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  • substances
  • The report goes on to compare Fukushima with the Chernobyl accident of 1986, where it says 5,200,000 TBq of "radioactive substances" were leaked into the atmosphere. (enenews.com)
  • The legislation could adversely affect our relations with our European allies, impact upon the civilian nuclear power industry, and raise questions regarding the use of radioactive substances in medical diagnosis and treatment. (ratical.org)
  • Tokyo (CNN) -- Reactors at two Japanese power plants can no longer cool radioactive substances, a government official said Saturday, adding that a small leak had been detected at one of the facilities. (cnn.com)
  • The Comprehensive Environmental Response, Compensation, and Liability Act of 1980 authorizes EPA and other federal agencies to respond to releases or threatened releases of hazardous substances and created a trust fund to provide for certain cleanup activities. (gao.gov)
  • Radioactive substances are used in increasing numbers of hospitals, industries, and research establishments. (pitzer.edu)
  • The federal Agency for Toxic Substances and Disease Registry (ATSDR) has released a final report of the public health assessment (PHA) the agency completed on the Safety Light Corporation Superfund Site located at 4150-A Old Berwick Road, Bloomsburg, Pennsylvania. (cdc.gov)
  • ATSDR's analyses showed that various contaminants were detected in the samples, including radioactive substances, metals, and organic compounds. (cdc.gov)
  • HLRW
  • Thompson makes clear that a partial drain down of a high-level radioactive waste (HLRW) storage pool is an even worse-case scenario than a complete drain down, for air cooling provided by convection currents -- which might otherwise prevent ignition of the irradiated nuclear fuel's combustible zirconium cladding -- is blocked by the layer of water in the bottom of the pool. (beyondnuclear.org)
  • Using deep boreholes for the final disposal of high-level radioactive waste (HLRW) can take advantage of multiple geologic barriers as safety features and aims for the safe containment of radionuclides by containment-providing rock zones (CPRZ). (mdpi.com)
  • The disposal of high-level radioactive waste (HLRW) using deep boreholes in geological formations (salt rock) had been previously considered in Germany a long time ago [ 1 ] but was not pursued then. (mdpi.com)
  • Health
  • We discuss how to identify cement asbestos transite air ducts, what the safety & health hazards are, how to seal or abandon the ductwork, & alternative approaches. (inspectapedia.com)
  • This was countered by William H. Taft IV, general counsel for the Department of Defense who wrote that Cranston's bill created "the unmistakable impression that exposure to low-level ionizing radiation is a significant health hazard" and would be "damaging to every aspect of the Department of Defense's nuclear weapons and nuclear propulsion programs. (ratical.org)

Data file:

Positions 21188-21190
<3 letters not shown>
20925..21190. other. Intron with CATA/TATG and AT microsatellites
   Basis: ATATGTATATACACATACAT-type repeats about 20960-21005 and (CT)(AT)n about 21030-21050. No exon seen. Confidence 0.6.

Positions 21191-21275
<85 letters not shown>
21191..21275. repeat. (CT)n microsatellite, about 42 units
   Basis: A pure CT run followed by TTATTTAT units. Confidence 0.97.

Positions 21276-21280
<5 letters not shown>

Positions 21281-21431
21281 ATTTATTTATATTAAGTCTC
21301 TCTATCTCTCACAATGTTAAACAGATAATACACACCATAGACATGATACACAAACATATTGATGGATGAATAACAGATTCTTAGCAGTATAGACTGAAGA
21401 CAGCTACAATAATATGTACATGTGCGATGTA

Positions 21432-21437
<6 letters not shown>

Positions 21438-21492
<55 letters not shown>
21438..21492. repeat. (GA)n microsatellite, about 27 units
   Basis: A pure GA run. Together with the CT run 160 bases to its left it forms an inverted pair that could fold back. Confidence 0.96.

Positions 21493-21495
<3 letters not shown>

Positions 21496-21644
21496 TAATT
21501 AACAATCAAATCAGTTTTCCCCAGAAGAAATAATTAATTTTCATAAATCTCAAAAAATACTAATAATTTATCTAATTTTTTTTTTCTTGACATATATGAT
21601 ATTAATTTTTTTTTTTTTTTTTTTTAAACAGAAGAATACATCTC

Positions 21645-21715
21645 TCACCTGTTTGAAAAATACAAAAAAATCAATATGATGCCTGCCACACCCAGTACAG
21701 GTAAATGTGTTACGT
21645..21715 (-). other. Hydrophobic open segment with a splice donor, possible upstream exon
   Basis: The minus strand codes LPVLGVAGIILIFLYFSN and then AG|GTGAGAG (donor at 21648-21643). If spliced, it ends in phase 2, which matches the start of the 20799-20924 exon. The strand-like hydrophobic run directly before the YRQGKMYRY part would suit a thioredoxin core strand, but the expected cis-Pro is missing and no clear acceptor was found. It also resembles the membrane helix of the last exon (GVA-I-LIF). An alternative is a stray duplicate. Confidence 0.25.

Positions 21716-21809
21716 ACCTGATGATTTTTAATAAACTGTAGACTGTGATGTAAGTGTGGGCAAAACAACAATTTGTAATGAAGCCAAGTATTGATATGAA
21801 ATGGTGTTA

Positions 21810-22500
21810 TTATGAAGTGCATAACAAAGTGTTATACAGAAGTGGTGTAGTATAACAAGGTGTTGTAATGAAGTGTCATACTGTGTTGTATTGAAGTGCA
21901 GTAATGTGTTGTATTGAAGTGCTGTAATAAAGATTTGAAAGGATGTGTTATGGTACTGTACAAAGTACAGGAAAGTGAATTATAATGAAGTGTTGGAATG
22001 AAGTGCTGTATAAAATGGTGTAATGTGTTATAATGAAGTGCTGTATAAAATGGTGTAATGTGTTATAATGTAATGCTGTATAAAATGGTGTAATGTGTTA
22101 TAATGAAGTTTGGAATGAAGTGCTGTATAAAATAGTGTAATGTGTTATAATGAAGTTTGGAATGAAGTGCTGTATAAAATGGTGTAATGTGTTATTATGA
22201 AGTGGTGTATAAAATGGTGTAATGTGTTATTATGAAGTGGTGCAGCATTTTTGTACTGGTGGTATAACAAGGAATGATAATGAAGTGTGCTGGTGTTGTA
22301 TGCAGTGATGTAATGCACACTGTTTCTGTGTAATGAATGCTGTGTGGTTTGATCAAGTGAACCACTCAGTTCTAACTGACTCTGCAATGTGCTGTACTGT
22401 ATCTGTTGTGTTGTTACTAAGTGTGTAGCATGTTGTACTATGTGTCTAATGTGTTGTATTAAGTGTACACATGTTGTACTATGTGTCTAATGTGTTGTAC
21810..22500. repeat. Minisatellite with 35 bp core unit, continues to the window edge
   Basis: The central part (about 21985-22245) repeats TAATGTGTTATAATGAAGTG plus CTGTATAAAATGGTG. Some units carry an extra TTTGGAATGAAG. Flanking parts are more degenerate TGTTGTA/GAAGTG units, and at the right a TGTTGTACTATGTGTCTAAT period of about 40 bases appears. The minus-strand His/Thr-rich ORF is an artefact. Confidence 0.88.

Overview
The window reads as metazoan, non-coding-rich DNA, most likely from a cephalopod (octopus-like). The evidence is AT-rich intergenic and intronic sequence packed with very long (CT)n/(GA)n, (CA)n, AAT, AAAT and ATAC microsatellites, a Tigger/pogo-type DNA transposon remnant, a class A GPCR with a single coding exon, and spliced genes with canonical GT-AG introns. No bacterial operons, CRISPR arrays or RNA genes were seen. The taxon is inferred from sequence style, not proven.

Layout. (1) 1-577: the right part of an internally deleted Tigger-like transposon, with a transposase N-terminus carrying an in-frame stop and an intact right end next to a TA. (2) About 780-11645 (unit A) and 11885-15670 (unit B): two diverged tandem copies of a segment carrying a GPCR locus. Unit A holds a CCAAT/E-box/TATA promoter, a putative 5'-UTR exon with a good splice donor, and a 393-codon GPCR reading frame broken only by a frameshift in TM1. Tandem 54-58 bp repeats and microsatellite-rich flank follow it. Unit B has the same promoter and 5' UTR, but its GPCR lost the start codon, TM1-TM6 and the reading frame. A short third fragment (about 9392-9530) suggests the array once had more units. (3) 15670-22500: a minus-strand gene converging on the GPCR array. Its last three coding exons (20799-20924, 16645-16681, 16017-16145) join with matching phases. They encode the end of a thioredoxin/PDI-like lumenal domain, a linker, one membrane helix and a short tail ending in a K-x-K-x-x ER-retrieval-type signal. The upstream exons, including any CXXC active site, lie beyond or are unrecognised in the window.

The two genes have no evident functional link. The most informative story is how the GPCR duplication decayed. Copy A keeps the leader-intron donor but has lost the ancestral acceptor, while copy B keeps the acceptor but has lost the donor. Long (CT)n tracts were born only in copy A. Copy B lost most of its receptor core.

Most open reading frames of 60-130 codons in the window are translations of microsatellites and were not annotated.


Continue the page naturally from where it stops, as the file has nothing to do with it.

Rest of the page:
• Historical air monitoring data from the 1950s and deer thyroid data collected between 1979 and 1989 were supplied to ATSDR during Public Health Assessment research of I-131 releases from the X-10 Site. (cdc.gov)
  • Aside from the most recent fire in Williamsburg, most of these events have gone under-reported and little to no public information was released regarding the potential health and safety hazards presented by these fires. (nag-brooklyn.org)
  • You cannot see or smell radon, but it can become a health hazard when it accumulates indoors. (water-research.net)
  • Concern about granite building materials being health hazard arises due to these factors. (sbwire.com)
  • ATSDR determined that radon gas in the buildings formerly occupied on the site was a health hazard to workers during times the facility was operational. (cdc.gov)
  • ATSDR's analyses for the other contaminants detected indicated that no negative health effects are expected from exposure to those contaminants, because people were not exposed at levels high enough to be harmful.Therefore, the other contaminants are not a hazard to public health, and no further action is needed concerning those contaminants. (cdc.gov)
  • radium
  • Not all radioactive elements are dangerous in the same way as radium. (pitzer.edu)
  • It is quite possible that, for individuals prone to leukemia, strontium-90 poses hazards in addition to those that would be expected on the basis of criteria derived from experiences with radium. (pitzer.edu)
  • Waste
  • 3. Impacts on Radioactive Waste Management? (nirs.org)
  • Several of the underground storage tanks currently used to store waste at Hanford have been placed on the Flammable Gas Watch List, because the waste is either known or suspected to generate, store, and episodically release flammable gases. (unt.edu)